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by Caroline Johnson, student writer

 

1,100 miles south of San Diego, Calif. is Morelia, Michoacán. It’s a gem: Streets paved with cobblestones, ancient ornate cathedrals, and friendly people. The rustic appeal of old Mexico combines with a modern architecture, keeping alive the ancient village roots of this small, modern city. An area rich in history, Morelia provides both a glimpse into Mexico’s past and a peek into its future. And HPU’s Spanish students get to enjoy it while earning academic credit too!
“ There are some big, amazing museums,” said Patricia Meyers, a senior international relations major, “and even old ruins from the Aztecs, but also there was a drive-through Starbucks with valet parking. You really got a taste of Mexico, but at the same time a lot of the things in Morelia were familiar to us,” she added, referring to her summer adventure with a cohort of HPU students who study Spanish at Morelia’s Universidad Latina de America.
Serena Chan, a junior nursing student said: “Morelia is a beautiful city with lots to do and lots to see. It’s full of culture and friendly and interesting people.”
Students fly from Honolulu to Mexico City and then make the four-hour drive 300 miles north to what will be their new home for six weeks. They stay with Mexican families for the duration of their visit as this allows them a deeper understanding of, not only of the Spanish language, but also Mexican culture.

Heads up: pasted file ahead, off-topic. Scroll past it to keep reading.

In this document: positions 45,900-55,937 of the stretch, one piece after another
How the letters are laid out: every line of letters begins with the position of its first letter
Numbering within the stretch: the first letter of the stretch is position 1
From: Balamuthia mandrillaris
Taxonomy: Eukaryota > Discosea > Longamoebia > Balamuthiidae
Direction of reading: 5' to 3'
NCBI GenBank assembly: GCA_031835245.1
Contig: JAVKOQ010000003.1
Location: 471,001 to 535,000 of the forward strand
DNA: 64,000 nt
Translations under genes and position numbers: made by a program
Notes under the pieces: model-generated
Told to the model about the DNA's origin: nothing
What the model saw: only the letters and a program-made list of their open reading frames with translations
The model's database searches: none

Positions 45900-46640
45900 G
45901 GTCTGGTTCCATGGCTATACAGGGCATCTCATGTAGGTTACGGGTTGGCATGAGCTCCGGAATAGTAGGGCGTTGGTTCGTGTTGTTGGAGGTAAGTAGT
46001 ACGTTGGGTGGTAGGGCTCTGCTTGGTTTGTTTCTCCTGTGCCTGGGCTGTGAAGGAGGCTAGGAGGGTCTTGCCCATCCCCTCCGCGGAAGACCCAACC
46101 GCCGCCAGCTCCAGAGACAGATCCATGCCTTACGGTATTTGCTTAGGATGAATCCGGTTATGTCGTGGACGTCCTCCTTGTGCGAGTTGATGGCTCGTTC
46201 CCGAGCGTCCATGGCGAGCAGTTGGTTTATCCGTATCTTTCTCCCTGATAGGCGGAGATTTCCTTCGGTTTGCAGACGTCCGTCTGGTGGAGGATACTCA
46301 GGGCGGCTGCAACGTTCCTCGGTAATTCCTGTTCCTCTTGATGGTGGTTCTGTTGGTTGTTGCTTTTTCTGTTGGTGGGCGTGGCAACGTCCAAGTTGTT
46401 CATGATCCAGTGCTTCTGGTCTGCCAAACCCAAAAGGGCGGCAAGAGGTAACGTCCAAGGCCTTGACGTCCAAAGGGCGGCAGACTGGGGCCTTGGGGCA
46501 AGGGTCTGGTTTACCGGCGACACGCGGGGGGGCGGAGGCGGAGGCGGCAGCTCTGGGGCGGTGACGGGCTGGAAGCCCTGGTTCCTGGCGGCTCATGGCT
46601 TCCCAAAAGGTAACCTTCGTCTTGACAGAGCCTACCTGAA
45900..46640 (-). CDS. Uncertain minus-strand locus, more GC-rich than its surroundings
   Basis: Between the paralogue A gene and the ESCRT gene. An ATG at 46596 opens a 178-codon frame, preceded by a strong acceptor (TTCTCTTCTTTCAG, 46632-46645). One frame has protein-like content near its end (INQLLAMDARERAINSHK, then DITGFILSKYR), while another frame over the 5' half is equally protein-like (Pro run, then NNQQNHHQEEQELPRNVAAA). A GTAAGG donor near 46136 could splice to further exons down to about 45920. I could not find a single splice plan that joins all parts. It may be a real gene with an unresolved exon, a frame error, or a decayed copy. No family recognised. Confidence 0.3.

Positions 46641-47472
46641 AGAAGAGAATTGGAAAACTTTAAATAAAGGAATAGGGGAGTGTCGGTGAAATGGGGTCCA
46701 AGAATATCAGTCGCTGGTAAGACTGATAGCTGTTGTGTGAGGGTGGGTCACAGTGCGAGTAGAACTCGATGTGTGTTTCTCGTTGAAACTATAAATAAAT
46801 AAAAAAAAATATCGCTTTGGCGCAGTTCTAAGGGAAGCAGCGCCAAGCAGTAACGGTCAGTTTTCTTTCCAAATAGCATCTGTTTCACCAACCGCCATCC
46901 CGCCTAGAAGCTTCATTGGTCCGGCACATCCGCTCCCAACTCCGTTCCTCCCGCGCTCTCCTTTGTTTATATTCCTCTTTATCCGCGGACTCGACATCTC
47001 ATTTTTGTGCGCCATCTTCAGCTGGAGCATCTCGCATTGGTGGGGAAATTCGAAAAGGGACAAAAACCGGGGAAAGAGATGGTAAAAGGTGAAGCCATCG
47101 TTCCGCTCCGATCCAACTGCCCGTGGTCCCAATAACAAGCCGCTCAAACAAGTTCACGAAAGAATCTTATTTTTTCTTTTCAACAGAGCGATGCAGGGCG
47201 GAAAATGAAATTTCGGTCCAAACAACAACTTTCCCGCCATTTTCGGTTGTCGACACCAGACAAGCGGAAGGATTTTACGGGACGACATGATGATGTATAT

“ My favorite part of the whole trip was the family I stayed with,” said Raquel Hernandez, a sophomore multimedia major. “They really went out of their way to make me feel welcome. I made good friends with my host sisters too, and we still keep in touch.”
While pursuing their studies, students get to go on three field trips and can earn up to 12 credit hours. Classes offered include a variety of levels of Spanish, and even a culture and Mexican Identity class.
Though this is primarily an academic trip, it is truly a learning experience of life lessons. Whether it’s haggling at the local flea market, tasting authentic Mexican cuisine, or befriending the locals, students were able to try on a new culture for six weeks.
The field trips allow students hands-on experience of the rich history of the area. In addition to an opportunity to visit artisan pueblos and get a true feeling for the roots of contemporary Mexican crafts, the field trips involved climbing through the old Mayan and Aztec ruins, where history truly comes alive. The ancient Mayan city of Teotihuacan is in remarkably good shape, its temples and buildings surrounding a spacious plaza with a central platform, and its underground areas studded with tombs. From about 400-500 CE, at its height, Teotihuacan was the largest city in the pre-Columbian Americas. With more than 100,000 citizens, it was one of the largest cities in the world at the time.
Each year the program is led by either the foreign language department chair Tess Lane or Assistant Professor of Spanish, Dr. Charles Boyer. The two usually alternate leading the trip, but Boyer, who led last year’s group, plans to lead the trip this summer as well.
Registration for new students is being held now. E-mail cboyer@campus.hpu.edu. for more info.

 
 

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